There are many different bail options in the state of Pennsylvania. If you or a loved one ends up in jail following a legal situation, you’ll not only want to guarantee a quick release, but also that you’re getting the most of your money. Keep reading to learn why Pennsylvania bail bonds are the most affordable option.
Depending on the crime that’s been committed, bail can be high – and not many of us have thousands of dollars freely available to spend on cash bail. This is where bail bondsmen come in. You can secure a Lackawanna County bail bond by paying a bail bond fee (a small percentage of the bail amount) to a bail bondsman, who will then cover the remaining amount for someone’s release.
Additionally, bail agents are very familiar with the bail bond process, so they have the ability to work quickly and secure the release of your friend or family member. By obtaining the help of a bail bondsman, you can help prevent your loved one from staying in jail any longer than they have to.
To secure a bail bond, all you’ll need is a trusted local bail bondsman, the bail bond fee, and the means to show up to all of your court dates. Contact us now to learn about your bail bond options.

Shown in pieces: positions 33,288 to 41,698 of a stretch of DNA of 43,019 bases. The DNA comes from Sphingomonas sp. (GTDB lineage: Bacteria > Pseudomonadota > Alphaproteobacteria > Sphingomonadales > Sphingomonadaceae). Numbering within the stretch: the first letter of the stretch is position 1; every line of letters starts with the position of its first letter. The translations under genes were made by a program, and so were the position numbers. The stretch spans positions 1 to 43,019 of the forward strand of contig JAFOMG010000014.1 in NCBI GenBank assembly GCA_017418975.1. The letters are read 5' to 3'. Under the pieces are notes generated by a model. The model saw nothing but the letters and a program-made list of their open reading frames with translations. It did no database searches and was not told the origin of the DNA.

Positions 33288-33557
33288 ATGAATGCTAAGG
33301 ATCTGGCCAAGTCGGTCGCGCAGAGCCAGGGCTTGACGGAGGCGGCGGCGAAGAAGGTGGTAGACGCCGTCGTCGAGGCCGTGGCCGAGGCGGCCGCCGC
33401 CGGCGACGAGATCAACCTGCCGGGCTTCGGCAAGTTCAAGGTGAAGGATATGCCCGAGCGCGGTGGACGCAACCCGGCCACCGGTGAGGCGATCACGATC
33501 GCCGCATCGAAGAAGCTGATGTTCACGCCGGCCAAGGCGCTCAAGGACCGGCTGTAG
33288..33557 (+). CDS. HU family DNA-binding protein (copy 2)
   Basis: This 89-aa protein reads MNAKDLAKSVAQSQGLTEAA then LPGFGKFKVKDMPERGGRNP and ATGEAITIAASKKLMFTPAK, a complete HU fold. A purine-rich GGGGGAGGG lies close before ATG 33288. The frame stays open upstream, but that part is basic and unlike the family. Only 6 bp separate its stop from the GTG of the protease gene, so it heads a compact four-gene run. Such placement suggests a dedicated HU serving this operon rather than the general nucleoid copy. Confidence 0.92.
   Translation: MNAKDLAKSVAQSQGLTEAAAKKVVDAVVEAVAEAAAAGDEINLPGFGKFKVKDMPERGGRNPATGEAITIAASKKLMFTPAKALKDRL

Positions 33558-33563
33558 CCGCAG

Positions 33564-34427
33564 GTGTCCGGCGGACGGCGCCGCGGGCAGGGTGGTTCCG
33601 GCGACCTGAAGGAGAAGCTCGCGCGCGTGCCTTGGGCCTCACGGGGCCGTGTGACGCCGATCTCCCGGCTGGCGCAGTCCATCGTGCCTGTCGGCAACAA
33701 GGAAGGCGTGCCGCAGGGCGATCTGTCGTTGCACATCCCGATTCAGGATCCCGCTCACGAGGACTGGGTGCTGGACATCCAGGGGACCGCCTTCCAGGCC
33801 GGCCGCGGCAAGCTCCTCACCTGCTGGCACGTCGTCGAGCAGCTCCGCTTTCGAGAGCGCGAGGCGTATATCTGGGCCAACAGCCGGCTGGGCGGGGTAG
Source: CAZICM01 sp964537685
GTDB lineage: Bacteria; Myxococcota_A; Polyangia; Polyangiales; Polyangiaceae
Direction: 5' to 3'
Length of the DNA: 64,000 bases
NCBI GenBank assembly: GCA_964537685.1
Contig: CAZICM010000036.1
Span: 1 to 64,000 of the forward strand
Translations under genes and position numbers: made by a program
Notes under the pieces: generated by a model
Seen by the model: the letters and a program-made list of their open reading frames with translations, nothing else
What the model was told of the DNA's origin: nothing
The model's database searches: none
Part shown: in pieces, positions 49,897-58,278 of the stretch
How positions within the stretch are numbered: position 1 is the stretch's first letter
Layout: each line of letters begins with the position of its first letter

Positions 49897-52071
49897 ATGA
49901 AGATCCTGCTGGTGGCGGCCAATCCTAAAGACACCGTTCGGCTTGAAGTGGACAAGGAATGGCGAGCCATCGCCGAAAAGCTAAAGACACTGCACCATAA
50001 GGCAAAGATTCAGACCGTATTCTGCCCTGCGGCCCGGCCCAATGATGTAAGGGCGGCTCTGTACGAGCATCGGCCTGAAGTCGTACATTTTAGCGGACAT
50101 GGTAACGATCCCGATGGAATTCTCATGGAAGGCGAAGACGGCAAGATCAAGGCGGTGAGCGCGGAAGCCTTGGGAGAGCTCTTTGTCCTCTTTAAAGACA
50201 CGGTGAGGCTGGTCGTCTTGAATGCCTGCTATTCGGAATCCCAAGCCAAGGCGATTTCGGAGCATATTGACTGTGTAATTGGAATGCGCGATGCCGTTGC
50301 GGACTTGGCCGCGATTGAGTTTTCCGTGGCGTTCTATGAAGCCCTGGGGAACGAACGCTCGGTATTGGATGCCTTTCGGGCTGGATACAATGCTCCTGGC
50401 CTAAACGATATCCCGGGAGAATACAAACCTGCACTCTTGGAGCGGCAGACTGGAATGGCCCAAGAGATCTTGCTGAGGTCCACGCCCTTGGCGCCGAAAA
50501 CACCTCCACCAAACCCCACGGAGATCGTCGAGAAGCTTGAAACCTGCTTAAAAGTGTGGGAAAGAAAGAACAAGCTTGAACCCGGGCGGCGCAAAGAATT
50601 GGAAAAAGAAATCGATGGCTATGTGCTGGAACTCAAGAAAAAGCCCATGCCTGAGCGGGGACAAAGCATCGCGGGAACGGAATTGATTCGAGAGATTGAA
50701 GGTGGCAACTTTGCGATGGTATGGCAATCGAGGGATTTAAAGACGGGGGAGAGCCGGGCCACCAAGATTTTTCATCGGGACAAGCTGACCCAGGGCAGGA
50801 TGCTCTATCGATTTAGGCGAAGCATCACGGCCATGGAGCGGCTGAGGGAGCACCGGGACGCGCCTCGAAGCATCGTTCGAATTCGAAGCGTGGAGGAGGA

We’ve all heard it before (at least on television): “You have the right to remain silent. If you choose to give up your right to remain silent, anything you say can and will be used against you in a court of law…”
However, if you’ve found yourself in trouble, it’s not uncommon for an officer to follow this statement with questions such as “You want to tell me what’s going on here?”
Your first inclination may be to respond to the officer in an attempt to negotiate your way out of trouble, or to show that you’re being cooperative. The problem is that the officer isn’t seeking a way to justify letting you go; he is seeking a way to justify arresting you. However, if you choose not to answer the officer’s questions, you will effectively be depriving him/her (as well as a prosecutor) of evidence that may have potentially been used against you down the line.
Also, if an officer encourages you to talk with statements like “We can make things easier for you if you work with us”, remember that he has no authority to dismiss any charges. These decisions are made solely by the prosecutor.
If you’ve been arrested in Pennsylvania, you can receive the support you need in the form of Erie county bail bonds. From misdemeanor to felony charges, we have the right Pennsylvania bail bonds at the right rates for you.
If you’re already in the process of seeking a local bail bondsman, you are likely already aware that the United States court system has two types of trials: bench trials or jury trials. Being aware of the differences, advantages and disadvantages of each is an important part of preparing for your trial. Your attorney may also be able to advise which choice of trial is best for your case.